The origins of Marcus Claudius Tacitus are disputed. In fact not much is known about him at all. The ancient literary sources, making him a fabulously rich Italian, appear to be fiction rather than fact.
At the death of Aurelian he was not with the emperor and his army in Thrace, but staying at his house at Baiae in Campania, perhaps having retired from service.
Once Tacitus learnt of his elevation to the throne he left for Rome, to accept the senate's confirmation of position in person.
With Tacitus taking power there was the promise of dynastic rule and the stability which accompanies it. For he had several which might have succeeded him. Tacitus' desire include his family in influential positions also showed, when he made his half-brother, Florian, praetorian prefect.
For all its promise, the reign might have been a very tranquil one, would it not have been for another wave of Germanic invasions. The Franks, the Alemanni, and a tribe called the Longiones (lugii) crashed into Gaul and the Goths and the Heruli once more crossed the Black Sea to wreak havoc on Asia Minor (Turkey).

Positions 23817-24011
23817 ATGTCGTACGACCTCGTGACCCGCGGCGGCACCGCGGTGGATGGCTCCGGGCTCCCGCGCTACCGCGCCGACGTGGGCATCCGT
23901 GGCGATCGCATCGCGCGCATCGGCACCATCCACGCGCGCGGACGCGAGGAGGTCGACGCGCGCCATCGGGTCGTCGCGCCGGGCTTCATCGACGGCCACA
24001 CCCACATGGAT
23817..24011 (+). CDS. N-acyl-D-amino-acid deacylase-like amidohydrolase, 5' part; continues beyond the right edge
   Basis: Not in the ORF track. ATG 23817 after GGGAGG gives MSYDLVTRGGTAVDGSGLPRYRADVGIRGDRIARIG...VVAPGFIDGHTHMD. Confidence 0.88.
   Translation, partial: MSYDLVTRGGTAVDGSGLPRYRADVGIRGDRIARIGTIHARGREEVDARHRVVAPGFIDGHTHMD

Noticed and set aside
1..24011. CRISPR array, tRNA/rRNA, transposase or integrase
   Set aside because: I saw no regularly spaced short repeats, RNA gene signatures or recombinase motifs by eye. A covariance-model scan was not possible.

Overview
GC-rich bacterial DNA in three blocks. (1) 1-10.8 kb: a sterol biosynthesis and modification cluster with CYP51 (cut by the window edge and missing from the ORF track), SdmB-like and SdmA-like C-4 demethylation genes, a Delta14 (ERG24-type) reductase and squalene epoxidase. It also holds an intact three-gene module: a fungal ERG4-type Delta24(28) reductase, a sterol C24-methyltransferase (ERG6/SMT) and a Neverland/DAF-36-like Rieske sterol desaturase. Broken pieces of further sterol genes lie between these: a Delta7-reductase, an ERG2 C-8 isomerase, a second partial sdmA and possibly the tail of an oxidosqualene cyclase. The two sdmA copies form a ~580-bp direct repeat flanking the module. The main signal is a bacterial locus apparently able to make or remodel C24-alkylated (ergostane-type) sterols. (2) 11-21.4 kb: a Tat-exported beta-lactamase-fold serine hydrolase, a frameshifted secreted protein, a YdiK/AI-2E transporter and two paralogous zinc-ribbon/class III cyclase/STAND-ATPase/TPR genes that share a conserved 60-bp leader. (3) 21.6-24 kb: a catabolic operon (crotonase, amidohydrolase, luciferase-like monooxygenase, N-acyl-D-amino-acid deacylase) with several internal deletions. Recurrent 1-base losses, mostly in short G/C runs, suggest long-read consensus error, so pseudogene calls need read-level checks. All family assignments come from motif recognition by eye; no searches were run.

Tacitus decided the Gothic invasion was the more urgent matter. Also Aurelian's army appeared still to be in Thrace. Accompanied by Florian he led the legions into Asia Minor and defeated the barbarians in battle in spring of AD 276.
There are two versions of events surrounding Tacitus' death at Tyana in Cappadocia shortly after his victory over the barbarians. One version tells of the very same murderers who had just shortly before assassinated his relative, the governor of Syria called Maximinus, then journeyed from Syria to kill Tacitus.